Alan has spoken in the House of Commons in favour of the proposed air strikes against ISIS targets in Syria. His speech is below:
Sir Alan Duncan (Rutland and Melton) (Con): As all of us are trying to show responsibility and duty, I do not think there is anybody on either side of the House who in any way relishes the decision we are being asked to take today. It is not straightforward, like the response to the invasions of Kuwait and the Falklands. It is a very difficult decision we are being asked to take, and in taking it we must have two issues in the forefront of our thinking: first, the security of our own country and, secondly, the desperate need to restore stability in the Middle East.
But rather than rehearse all the arguments, I would just like to emphasise a few points which I would ask the House solemnly to consider. The question of whether to commit our armed forces has over the last few years become seriously muddied both by the painful experience of past decisions and by the complexity of the unfolding disorder across the Arab world. The experience of Afghanistan in part—to which the Leader of the Opposition referred—and of Iraq more significantly, has led to growing reticence, and indeed distrust, in this House and outside it about any proposal for military action. So the first point I would like to emphasise is that we must take the decision today based on the merits of today; we must base it on today’s facts and not on yesterday’s mistakes and regrets.
Mrs Moon: I absolutely agree that what we need are facts and greater clarity about our capability to take on the task that is ahead of us. Yesterday we were told there were between 20,000 and 30,000 Daesh across Syria and Iraq, but I could not be given a number as to how many Taliban we were fighting in Afghanistan, to get a comparator, when we had 10,000 of our troops and 30,000 Americans fighting them. I could not get that, and I could not get an answer as to how often we had used our Brimstone missiles and how many more planes we would be flying. Don’t we need those questions answered?
Sir Alan Duncan: May I implore the hon. Lady to appreciate that the search for certainty in the Middle East is a vain hope? The watchword I learned 30 years ago when I first went there was, “If you’re not confused, you don’t understand.” It is a very complex world in which we are deciding to act.
Let me move on to my second point. Again, I address this to the Leader of the Opposition: we must not underestimate the extent and nature of the danger we face, and say that because it is all over there, it is not over here. The phenomenon of ISIS/Daesh is not only a vicious force running rampant through that miserable space between Iraq and Syria; it is also fuelling those who would readily walk up the main street of a major city with a suicide bomb or carrying a Kalashnikov. So I urge those who say that air strikes would increase that danger not to give into that narrative: these people are already targeting us now.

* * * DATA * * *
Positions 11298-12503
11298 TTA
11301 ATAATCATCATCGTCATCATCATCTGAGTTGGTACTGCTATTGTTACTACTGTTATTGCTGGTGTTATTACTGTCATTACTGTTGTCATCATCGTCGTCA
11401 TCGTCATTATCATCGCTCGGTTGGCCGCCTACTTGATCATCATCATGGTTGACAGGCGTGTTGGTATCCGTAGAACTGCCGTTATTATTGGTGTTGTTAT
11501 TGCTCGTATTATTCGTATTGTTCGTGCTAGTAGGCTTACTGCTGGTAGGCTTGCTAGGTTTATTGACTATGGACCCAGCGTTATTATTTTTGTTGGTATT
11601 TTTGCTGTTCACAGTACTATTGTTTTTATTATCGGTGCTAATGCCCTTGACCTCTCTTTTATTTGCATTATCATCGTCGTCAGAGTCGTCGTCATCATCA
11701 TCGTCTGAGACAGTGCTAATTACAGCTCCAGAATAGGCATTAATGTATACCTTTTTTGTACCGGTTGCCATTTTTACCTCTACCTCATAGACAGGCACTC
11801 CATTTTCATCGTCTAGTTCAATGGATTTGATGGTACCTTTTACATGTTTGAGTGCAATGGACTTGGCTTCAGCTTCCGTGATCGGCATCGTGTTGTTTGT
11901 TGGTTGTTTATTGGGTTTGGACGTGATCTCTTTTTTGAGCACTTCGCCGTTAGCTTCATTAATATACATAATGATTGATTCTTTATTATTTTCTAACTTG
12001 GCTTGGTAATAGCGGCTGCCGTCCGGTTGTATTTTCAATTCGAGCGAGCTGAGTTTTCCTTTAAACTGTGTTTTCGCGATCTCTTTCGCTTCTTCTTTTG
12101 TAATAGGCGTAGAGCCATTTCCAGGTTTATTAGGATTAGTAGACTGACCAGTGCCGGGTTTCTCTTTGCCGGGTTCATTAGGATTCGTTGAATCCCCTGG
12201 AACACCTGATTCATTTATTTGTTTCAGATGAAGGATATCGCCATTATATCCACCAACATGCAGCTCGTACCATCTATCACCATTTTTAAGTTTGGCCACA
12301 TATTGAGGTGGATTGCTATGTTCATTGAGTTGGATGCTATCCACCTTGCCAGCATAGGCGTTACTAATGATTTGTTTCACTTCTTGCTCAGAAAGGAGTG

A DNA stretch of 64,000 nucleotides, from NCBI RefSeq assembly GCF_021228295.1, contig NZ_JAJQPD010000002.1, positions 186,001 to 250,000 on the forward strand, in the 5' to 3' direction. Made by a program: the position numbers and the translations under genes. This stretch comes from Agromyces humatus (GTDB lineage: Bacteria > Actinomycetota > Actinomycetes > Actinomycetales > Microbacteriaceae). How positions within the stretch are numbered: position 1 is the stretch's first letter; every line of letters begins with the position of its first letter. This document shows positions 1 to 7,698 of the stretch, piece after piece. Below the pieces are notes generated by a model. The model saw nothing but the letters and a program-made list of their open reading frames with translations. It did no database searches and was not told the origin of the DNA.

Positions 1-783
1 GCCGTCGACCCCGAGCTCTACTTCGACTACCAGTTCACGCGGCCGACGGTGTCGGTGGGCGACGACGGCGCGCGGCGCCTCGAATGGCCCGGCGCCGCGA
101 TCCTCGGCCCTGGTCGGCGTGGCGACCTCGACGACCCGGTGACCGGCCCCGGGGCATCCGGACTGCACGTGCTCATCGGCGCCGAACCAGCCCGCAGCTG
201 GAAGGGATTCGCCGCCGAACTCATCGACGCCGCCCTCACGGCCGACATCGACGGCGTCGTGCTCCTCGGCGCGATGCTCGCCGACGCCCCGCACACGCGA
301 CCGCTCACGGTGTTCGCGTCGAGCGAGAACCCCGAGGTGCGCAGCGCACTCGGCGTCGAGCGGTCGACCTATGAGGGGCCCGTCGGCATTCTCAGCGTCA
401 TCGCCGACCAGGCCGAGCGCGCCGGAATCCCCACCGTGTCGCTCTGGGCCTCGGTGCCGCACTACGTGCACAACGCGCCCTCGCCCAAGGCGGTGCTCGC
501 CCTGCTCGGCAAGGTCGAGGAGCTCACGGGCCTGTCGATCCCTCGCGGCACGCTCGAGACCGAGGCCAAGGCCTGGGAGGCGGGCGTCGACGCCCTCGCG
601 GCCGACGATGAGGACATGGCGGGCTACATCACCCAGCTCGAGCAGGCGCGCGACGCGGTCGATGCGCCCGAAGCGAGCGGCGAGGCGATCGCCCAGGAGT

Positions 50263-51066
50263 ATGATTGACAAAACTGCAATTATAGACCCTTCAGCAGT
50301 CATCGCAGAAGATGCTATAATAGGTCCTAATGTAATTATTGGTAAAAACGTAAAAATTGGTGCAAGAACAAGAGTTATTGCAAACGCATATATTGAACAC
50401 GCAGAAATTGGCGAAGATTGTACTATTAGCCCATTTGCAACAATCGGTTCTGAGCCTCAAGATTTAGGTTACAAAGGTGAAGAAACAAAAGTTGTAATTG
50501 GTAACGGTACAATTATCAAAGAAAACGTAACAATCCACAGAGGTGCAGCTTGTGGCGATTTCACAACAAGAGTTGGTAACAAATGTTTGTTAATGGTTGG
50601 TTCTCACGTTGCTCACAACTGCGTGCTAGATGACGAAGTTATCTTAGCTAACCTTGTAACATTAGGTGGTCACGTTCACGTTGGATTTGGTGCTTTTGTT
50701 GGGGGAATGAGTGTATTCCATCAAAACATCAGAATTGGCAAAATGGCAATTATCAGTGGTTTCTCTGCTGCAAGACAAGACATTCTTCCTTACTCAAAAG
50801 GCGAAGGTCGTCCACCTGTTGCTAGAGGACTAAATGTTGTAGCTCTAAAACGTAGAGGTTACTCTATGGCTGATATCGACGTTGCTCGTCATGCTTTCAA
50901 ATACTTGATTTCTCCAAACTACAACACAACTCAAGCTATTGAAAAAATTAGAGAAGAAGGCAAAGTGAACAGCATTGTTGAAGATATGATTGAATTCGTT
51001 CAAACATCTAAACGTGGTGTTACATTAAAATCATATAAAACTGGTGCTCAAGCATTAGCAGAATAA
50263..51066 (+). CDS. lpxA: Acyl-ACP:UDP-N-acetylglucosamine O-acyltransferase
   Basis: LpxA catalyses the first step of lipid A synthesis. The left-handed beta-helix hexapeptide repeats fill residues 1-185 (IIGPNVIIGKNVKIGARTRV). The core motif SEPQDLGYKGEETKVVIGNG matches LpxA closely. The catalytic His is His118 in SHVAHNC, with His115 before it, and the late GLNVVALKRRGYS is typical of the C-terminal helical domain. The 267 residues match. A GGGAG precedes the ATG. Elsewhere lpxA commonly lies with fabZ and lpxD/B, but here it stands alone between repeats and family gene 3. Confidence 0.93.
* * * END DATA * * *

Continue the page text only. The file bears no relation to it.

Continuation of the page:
Thirdly, we have to see this threat in the context of even greater regional dangers. We are witnessing the collapse of nation states across potentially the whole of Arabia, along with the violent release of centuries of sectarian hatred. A crucial element of our policy should be to try to stop this spreading. That means that we must support stable rule within the six countries of the Gulf Co-operation Council. Those who just attack the conduct of our Gulf allies simply do not understand the horror that would be unleashed by further instability in the region. Even now, we face the real prospect of an arc of brutality and terrorism stretching from Syria, through Iraq to Yemen, and right across in a terrifying link with the horn of Africa.
Fourthly, we cannot turn away from this threat and subcontract our obligations. If we are to pursue the destruction of ISIS/Daesh, rebuild stable government, underpin wider stability and make all of that a serious and convincing objective of our foreign policy, we must be part of the convoy that is trying to do it. We cannot negligently—as I would see it—watch it roll by while not playing our part. Put frankly, our international reputation has suffered from the parliamentary vote in August 2013. Our allies now question whether we can be relied upon when they call for joint assistance. If we choose today to remain on the sidelines, especially when a new and unequivocal UN resolution is in place, it will signal to the world that the UK has, indeed, chosen to withdraw. We should not be in the business of national resignation from the world stage. Perhaps the paradox of our position today is not that we are doing too much, but that we are doing too little.
If I do have a concern—again, I look directly at the Leader of the Opposition—it is that the action I hope we will vote for tonight is not the whole answer, and the Prime Minister is not pretending that it is. The hope that local, so-called moderate forces can do the job on the ground and somehow put Humpty Dumpty together again is, of course, more of an act of faith than a certain plan, but it is wrong for the Leader of the Opposition to dismiss their significance and conclude that their composition is sufficient reason to do nothing.
I think we should carry this motion tonight. We have to carry it with our eyes open, knowing that we are flying into a mess that shows no easy prospect of being quickly resolved, but we cannot leave a vile force unchallenged. These air strikes do matter. I believe they are justified, but I also think that the future judgment of the Prime Minister about what then follows will eventually become more important than the decision we will take tonight.